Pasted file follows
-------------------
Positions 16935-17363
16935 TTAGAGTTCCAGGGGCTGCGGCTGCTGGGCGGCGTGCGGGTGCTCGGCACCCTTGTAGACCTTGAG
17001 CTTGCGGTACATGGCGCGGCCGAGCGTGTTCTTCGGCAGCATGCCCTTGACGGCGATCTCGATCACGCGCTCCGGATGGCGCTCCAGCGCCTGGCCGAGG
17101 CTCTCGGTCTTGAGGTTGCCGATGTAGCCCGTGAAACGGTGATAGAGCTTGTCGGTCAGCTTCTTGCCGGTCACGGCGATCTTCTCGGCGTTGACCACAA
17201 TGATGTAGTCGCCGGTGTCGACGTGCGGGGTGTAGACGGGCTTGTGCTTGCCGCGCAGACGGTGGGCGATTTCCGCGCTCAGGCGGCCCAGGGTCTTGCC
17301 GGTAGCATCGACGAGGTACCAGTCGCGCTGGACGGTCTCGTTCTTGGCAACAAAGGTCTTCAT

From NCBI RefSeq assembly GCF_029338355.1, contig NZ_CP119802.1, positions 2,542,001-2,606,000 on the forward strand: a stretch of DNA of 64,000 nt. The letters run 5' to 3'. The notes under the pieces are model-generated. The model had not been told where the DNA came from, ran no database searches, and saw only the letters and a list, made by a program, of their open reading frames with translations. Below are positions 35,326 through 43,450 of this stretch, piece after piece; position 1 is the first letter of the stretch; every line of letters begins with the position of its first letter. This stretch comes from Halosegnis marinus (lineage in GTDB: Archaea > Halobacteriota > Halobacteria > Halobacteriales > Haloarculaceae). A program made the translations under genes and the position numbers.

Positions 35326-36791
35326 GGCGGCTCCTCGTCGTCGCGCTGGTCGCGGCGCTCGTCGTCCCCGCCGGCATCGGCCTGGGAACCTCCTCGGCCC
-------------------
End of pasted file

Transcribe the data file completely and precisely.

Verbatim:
Positions 16935-17363
16935 TTAGAGTTCCAGGGGCTGCGGCTGCTGGGCGGCGTGCGGGTGCTCGGCACCCTTGTAGACCTTGAG
17001 CTTGCGGTACATGGCGCGGCCGAGCGTGTTCTTCGGCAGCATGCCCTTGACGGCGATCTCGATCACGCGCTCCGGATGGCGCTCCAGCGCCTGGCCGAGG
17101 CTCTCGGTCTTGAGGTTGCCGATGTAGCCCGTGAAACGGTGATAGAGCTTGTCGGTCAGCTTCTTGCCGGTCACGGCGATCTTCTCGGCGTTGACCACAA
17201 TGATGTAGTCGCCGGTGTCGACGTGCGGGGTGTAGACGGGCTTGTGCTTGCCGCGCAGACGGTGGGCGATTTCCGCGCTCAGGCGGCCCAGGGTCTTGCC
17301 GGTAGCATCGACGAGGTACCAGTCGCGCTGGACGGTCTCGTTCTTGGCAACAAAGGTCTTCAT

From NCBI RefSeq assembly GCF_029338355.1, contig NZ_CP119802.1, positions 2,542,001-2,606,000 on the forward strand: a stretch of DNA of 64,000 nt. The letters run 5' to 3'. The notes under the pieces are model-generated. The model had not been told where the DNA came from, ran no database searches, and saw only the letters and a list, made by a program, of their open reading frames with translations. Below are positions 35,326 through 43,450 of this stretch, piece after piece; position 1 is the first letter of the stretch; every line of letters begins with the position of its first letter. This stretch comes from Halosegnis marinus (lineage in GTDB: Archaea > Halobacteriota > Halobacteria > Halobacteriales > Haloarculaceae). A program made the translations under genes and the position numbers.

Positions 35326-36791
35326 GGCGGCTCCTCGTCGTCGCGCTGGTCGCGGCGCTCGTCGTCCCCGCCGGCATCGGCCTGGGAACCTCCTCGGCCC